A week-long multinational naval exercise, hosted by Pakistan, is scheduled to begin on Thursday in the Arabian Sea, a development that could set the stage for its improved bilateral relations with several countries, experts said.
From February 11-16, naval forces from 45 countries, including the United States, China, Russia and Turkey, will be involved in Aman-2021.
For the first time in a decade, Russia would join the military exercise with Nato members, a move considered important. The Brave Monarch 2011 off the coast of Spain was the last time Russian and Nato naval forces engaged in a joint exercise.
The Pakistan Navy, coordinated under the motto “Together for Peace,” claims that the exercise seeks to “promote international cooperation in the fight against piracy, terrorism and other crimes” that pose a danger to maritime security and stability.
“In these circumstances, it is noteworthy to bring together 45 countries, including rivals,” retired Lt. Gen Talat Masood, a security analyst based in Islamabad, told the Anadolu Agency, responding to the escalating political tensions between Washington and Moscow and Beijing.
The biannual exercise also offers an occasion for members of Russia and Nato to participate militarily, he said.
The exercise would also act as a political movement for Islamabad, said Masood, who served from 1951 to 1990 in the Pakistan Army. “Pakistan has shown that its diplomatic clout has been extended to the point where it can bring together countries that are otherwise hostile to one another.”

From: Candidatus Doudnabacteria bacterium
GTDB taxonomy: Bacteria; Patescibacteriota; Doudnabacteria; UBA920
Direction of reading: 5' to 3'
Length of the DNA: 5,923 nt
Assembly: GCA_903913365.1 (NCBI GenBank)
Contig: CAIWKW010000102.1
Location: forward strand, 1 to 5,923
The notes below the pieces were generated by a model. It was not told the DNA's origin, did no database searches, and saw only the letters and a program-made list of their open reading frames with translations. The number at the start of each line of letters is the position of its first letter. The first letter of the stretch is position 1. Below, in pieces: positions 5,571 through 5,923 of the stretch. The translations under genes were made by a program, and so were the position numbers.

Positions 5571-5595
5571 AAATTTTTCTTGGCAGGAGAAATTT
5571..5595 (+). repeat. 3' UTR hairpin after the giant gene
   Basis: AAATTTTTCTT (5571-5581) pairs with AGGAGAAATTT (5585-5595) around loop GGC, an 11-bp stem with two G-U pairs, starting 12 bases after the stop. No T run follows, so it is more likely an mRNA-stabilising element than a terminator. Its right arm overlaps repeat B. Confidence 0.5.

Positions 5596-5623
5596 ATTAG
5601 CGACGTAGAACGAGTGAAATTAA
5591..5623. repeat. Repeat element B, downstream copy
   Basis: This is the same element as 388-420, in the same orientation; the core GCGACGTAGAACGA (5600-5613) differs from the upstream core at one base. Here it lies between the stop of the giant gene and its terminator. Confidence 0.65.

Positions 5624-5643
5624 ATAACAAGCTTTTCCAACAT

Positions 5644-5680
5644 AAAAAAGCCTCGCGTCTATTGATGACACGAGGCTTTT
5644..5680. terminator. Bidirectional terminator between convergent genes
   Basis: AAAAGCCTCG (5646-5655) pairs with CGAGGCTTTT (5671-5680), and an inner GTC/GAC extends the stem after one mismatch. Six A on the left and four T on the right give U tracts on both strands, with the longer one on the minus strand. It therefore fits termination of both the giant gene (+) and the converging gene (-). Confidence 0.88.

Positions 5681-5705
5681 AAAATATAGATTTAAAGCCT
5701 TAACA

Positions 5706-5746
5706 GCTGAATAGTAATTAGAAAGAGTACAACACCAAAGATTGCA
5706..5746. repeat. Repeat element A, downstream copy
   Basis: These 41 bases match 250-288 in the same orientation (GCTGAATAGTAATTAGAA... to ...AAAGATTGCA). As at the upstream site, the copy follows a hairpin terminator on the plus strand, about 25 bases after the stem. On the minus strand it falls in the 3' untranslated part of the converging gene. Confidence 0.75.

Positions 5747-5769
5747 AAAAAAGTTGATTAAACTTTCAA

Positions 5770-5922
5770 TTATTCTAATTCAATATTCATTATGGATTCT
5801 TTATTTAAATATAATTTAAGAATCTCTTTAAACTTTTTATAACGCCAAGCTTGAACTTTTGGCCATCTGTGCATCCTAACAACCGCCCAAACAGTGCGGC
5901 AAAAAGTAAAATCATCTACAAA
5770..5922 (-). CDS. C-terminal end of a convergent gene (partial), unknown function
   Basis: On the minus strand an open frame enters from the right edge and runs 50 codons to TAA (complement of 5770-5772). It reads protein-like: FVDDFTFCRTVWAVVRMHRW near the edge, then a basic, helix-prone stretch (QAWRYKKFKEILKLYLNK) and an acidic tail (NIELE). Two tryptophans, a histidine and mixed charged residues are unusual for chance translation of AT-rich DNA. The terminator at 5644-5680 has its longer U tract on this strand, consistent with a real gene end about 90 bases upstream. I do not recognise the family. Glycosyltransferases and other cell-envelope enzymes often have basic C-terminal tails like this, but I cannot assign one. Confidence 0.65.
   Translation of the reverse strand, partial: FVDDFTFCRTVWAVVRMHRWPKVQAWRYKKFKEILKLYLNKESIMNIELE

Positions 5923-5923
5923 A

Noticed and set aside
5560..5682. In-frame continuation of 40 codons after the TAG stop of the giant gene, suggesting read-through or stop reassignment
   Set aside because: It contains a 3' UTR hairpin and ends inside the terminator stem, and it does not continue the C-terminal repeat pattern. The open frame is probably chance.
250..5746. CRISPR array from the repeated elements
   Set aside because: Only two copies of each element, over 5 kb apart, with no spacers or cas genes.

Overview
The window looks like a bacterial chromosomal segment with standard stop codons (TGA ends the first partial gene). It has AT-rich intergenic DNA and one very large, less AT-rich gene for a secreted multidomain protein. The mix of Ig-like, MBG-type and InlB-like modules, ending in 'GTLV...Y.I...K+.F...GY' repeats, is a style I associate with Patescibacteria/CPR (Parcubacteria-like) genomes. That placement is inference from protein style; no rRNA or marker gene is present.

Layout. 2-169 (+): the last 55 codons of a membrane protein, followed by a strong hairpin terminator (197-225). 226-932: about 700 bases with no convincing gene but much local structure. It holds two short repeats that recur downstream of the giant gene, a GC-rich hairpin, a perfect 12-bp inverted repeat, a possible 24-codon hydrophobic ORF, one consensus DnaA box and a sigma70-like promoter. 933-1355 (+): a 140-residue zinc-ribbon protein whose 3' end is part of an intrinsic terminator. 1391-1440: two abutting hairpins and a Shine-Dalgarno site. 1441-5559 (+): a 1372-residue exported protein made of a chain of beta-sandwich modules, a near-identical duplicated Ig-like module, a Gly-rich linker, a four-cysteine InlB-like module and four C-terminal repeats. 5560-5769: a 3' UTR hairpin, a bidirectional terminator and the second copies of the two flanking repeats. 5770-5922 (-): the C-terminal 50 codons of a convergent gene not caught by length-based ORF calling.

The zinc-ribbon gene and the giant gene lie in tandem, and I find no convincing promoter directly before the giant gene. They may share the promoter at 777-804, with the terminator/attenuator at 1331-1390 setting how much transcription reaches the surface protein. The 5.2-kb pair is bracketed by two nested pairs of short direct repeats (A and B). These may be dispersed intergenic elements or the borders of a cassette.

Munawar Hussain Panhwar, assistant professor at Islamabad’s Quaid-i-Azam International University, said the unusual military touch between Russia and the US is in line with the ‘engagement’ strategy of U.S. President Joe Biden.
The exercise, he said, will also provide a boost to Islamabad’s attempts to strengthen security and military relations with Russia, a long-standing Indian ally.
This might allow Islamabad to further improve its security and military relations with its traditional allies, and to pursue new regional and international partners, at least in the defence sector,’ he told the Anadolu Agency.
Masood said: “It will send a message to India that Pakistan is not an isolated country, but a willing partner with other nations.” referring to the presence of many South and East Asian nations, including Bangladesh.
In recent years, particularly since New Delhi’s abolition of the semi-autonomous status of Indian-occupied Kashmir in August 2019, frosty relations between the two nuclear neighbours have further plummeted.
Islamabad has also accused New Delhi of funding Afghanistan-based militants and sabotaging infrastructure ventures such as the Economic Corridor between China and Pakistan.
The event is an occasion for Islamabad to further consolidate its regional prominence, said Pahnwar, who teaches international affairs. Iran, Afghanistan, China and India are bordered by Pakistan.
Ishtiaq Ahmad, a defence analyst and vice chancellor of Sargodha University in Punjab, said that “Pakistan has contributed to regional peace and stability by bringing together powers with competing interests in the Indian Ocean.”